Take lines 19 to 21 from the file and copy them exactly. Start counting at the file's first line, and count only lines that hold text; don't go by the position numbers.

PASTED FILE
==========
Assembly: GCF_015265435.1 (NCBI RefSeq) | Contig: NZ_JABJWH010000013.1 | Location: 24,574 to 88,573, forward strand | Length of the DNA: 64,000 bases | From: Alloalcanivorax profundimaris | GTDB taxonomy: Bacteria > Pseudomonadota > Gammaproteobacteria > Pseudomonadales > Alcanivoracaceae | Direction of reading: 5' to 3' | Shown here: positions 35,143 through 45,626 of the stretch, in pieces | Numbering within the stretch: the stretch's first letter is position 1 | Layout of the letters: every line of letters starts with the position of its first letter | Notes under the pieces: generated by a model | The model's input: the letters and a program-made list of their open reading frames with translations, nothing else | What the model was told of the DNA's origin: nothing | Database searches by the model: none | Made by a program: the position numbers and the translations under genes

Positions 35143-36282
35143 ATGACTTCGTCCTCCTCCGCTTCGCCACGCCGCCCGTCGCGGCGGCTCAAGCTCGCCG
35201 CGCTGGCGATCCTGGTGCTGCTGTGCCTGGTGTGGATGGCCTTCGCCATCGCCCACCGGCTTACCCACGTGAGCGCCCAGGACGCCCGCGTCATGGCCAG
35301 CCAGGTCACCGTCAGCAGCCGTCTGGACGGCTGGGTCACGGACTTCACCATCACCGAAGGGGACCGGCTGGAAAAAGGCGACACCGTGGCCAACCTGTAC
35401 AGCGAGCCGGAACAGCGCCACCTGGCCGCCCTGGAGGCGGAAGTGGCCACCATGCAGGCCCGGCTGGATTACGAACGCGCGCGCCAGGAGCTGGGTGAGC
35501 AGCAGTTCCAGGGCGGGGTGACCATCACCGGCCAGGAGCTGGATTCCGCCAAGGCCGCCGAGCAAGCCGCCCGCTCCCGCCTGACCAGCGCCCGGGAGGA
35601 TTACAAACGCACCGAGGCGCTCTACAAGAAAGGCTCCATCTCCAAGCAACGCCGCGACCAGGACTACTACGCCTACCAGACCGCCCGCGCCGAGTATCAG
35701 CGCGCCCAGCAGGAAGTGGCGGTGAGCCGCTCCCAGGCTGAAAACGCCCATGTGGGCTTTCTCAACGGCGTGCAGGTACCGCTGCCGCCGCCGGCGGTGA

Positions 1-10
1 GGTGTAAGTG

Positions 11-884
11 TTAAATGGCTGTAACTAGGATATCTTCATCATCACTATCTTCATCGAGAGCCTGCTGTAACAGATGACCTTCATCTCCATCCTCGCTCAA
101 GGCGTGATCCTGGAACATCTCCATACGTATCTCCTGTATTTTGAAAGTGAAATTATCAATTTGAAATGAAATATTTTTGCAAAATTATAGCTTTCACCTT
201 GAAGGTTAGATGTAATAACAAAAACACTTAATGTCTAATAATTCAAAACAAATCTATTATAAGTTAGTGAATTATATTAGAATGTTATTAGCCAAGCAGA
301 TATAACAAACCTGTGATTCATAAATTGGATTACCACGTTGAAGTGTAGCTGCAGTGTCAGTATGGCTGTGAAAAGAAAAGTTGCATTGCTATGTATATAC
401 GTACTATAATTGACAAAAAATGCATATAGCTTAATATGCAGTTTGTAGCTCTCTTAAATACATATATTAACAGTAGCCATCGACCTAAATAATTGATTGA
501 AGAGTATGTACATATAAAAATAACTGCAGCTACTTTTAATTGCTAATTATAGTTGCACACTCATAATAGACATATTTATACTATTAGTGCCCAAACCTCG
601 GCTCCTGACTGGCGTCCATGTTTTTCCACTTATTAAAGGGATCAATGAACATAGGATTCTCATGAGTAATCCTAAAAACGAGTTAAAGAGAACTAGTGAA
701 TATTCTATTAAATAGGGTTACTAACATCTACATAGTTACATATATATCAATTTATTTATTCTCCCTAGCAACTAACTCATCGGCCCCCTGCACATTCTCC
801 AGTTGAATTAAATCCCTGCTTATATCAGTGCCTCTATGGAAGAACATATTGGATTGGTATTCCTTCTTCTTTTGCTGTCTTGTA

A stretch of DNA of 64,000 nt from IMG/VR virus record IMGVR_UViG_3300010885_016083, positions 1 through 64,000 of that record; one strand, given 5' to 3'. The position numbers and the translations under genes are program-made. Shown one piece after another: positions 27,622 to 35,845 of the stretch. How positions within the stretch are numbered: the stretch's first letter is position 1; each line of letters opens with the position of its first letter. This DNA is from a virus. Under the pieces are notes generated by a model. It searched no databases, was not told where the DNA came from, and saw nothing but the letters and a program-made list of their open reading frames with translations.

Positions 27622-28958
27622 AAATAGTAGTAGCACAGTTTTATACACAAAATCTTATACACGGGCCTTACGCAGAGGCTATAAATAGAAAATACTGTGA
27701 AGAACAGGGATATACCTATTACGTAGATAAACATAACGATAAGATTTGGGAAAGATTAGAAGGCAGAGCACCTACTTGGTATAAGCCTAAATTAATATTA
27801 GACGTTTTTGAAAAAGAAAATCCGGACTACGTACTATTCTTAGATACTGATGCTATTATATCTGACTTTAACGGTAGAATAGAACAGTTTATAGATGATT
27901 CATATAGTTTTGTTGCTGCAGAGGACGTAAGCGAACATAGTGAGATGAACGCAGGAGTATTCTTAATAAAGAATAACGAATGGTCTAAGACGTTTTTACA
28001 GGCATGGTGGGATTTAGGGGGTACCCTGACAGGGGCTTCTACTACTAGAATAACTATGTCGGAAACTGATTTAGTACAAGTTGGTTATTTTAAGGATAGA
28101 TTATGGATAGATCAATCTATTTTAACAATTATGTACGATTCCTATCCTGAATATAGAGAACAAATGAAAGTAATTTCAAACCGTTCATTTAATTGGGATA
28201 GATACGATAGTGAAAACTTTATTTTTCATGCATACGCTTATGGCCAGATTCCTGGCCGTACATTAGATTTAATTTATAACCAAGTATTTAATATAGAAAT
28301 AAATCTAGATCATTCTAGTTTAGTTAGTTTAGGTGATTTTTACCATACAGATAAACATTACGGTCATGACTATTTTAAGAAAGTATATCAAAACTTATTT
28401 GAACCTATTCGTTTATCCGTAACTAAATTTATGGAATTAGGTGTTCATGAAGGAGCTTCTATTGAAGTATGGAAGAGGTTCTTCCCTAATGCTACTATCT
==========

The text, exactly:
601 GCTCCTGACTGGCGTCCATGTTTTTCCACTTATTAAAGGGATCAATGAACATAGGATTCTCATGAGTAATCCTAAAAACGAGTTAAAGAGAACTAGTGAA
701 TATTCTATTAAATAGGGTTACTAACATCTACATAGTTACATATATATCAATTTATTTATTCTCCCTAGCAACTAACTCATCGGCCCCCTGCACATTCTCC
801 AGTTGAATTAAATCCCTGCTTATATCAGTGCCTCTATGGAAGAACATATTGGATTGGTATTCCTTCTTCTTTTGCTGTCTTGTA